Detroit depicts an ugly side of humanity. And what’s more staggering is that it is based on a particularly bleak chapter in American history. This docudrama is a brutal and observational traversal of the history books, which immerses the viewer square in the depths of the thick of it. The result is like a punch to the head and the heart.
This film is directed by Kathryn Bigelow (Zero Dark Thirty, The Hurt Locker) who once again teams up with her recent collaborator, writer and journalist Mark Boal. The story begins with a swift presentation of some African-American history where the audience is told about how many black people left the south to reside in the industrialised northern states of the U.S. In 1967 in Detroit this resulted in one of the biggest rebellions in America’s history, a period where hoodlums raged and looting was rampant.
Perhaps the most devastating ordeal to take place during this period were the events that occurred at the Algiers Motel in July. There have been some disputes about what actually took place here and Boal and Bigelow performed their own research for this film by interviewing survivors and filling in the gaps (where they couldn’t discover the truth themselves.) This event was also described in a book by John Hersey called, “Algiers Motel Incident.”
This film covers a lot of ground. It begins with some unrest and looting. It shows a trigger-happy, hothead cop, Krauss (a villainous Will Poulter) who is a culmination of a number of real-life policemen. He shoots an unarmed looter who is running away from him. The force are prepared to bring murder charges against Kraus but because the police are so stretched at this point, he is allowed to return to active duty.
The audience are also presented with a private security guard, Melvin Dismukes (John Boyega The Force Awakens) who diligently works two jobs. As a guard, he finds it difficult to exert his authority over his fellow African-Americans at times for fear of reprisal. Yet at other moments he almost has to act like a mediator between his brothers and the white police force.
In Detroit there is also a young vocal group called The Dramatics. They sing Motown songs like The Temptations (the soundtrack to this film includes some classic soul hits like Martha and the Vandella’s “Nowhere To Run.”) They are about to enter the stage at a theatre for a show but the concert is cut short by the rioting taking place outside. The musicians go to the Algiers Hotel to wait out the night with devastating consequences.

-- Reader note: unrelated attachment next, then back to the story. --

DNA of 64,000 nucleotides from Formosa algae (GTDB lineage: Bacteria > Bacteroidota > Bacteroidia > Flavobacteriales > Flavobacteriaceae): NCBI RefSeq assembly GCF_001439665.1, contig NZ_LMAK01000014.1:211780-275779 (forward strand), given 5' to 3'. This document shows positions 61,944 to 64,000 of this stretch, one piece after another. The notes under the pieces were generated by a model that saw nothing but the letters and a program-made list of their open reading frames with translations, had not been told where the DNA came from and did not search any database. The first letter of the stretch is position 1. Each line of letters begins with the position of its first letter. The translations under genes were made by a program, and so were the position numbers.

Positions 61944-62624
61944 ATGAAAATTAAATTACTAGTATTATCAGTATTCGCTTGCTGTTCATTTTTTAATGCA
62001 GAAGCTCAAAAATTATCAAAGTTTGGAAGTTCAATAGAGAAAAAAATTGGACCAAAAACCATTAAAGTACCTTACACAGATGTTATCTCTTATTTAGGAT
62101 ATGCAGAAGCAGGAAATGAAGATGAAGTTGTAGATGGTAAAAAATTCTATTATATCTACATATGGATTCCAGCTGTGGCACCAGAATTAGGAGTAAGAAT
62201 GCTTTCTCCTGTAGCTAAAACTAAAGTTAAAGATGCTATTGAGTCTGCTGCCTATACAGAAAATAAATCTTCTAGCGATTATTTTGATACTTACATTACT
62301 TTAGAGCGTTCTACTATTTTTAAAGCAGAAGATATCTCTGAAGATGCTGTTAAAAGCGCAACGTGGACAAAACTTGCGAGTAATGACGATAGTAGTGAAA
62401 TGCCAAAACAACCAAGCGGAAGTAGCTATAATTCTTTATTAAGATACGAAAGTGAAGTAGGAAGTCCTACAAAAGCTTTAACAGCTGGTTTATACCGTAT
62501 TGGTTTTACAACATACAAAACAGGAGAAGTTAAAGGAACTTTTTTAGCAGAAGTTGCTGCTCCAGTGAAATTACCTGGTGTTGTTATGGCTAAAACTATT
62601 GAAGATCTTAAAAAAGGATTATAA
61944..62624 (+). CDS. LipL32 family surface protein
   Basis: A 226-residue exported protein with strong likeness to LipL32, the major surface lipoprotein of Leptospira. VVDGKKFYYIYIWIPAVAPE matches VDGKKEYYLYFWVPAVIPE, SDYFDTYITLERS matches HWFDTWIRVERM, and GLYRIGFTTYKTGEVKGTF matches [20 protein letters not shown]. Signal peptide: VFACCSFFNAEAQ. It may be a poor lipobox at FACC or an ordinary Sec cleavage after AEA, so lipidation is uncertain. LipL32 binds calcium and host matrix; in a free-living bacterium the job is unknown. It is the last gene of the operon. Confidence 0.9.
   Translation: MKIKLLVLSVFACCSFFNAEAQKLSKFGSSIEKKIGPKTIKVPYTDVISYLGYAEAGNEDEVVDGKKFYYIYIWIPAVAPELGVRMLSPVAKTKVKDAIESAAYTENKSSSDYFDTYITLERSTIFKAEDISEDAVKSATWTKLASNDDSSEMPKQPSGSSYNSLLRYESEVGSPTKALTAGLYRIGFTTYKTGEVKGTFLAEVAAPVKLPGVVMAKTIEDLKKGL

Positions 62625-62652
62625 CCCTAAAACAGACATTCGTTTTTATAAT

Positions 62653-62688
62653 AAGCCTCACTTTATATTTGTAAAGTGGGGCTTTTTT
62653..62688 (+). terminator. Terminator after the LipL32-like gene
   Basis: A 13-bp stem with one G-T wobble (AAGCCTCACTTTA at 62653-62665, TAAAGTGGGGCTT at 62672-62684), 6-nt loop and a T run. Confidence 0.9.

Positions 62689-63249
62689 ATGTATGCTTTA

A cheeky Carl (Jason Mitchell) decides to prove a point to the white cops by firing a toy starter gun. The police are already frustrated and on edge so they storm the Algiers believing they have a sniper in their midst. What they find is ten individuals including two white girls who the cops are incensed by because of the company they keep. Those assembled tell the cops that there is no gun. But the police are unsatisfied and use escalating forms of abuse- psychological and physical in order to coerce a confession from the teenagers. Three of these kids – just like those in real life – would ultimately lose their lives.
This film is a disturbing and harrowing one about the misuse of power and Bigelow uses handheld cameras to capture every drop of blood, bead of sweat and darkened bruise. The violence is brutal and staggering and the film does not hold back in exposing it. This sometimes comes at a cost to scenes that would have provided some greater character development. This film is long at 143 minutes and tackles the lead-up to the event, what transpired and the court case that followed, which saw the white cops acquitted of murder. It’s a lot to pack in so some characters’ motivations and back stories are dealt with in swift and perfunctory ways.
The special features are good and include interviews with the cast and crew. Survivors of the Algiers Motel event also appear here including Larry Read who sings on the song “Grow.” It is interesting to watch these featurettes but you do get the sense that more could have been offered because the subject matter is so dense and complicated.
Detroit is not a perfect film but it tackles some timely and important subject matter. This story matters even more so today with the rise of movements like Black Lives Matter because sadly, we haven’t learned from tragedies like these from history. Detroit is a vast and benevolent social and political commentary that will touch you in the rawest and most visceral way imaginable.
This review was originally published at: http://www.impulsegamer.com/detroit-blu-ray-review/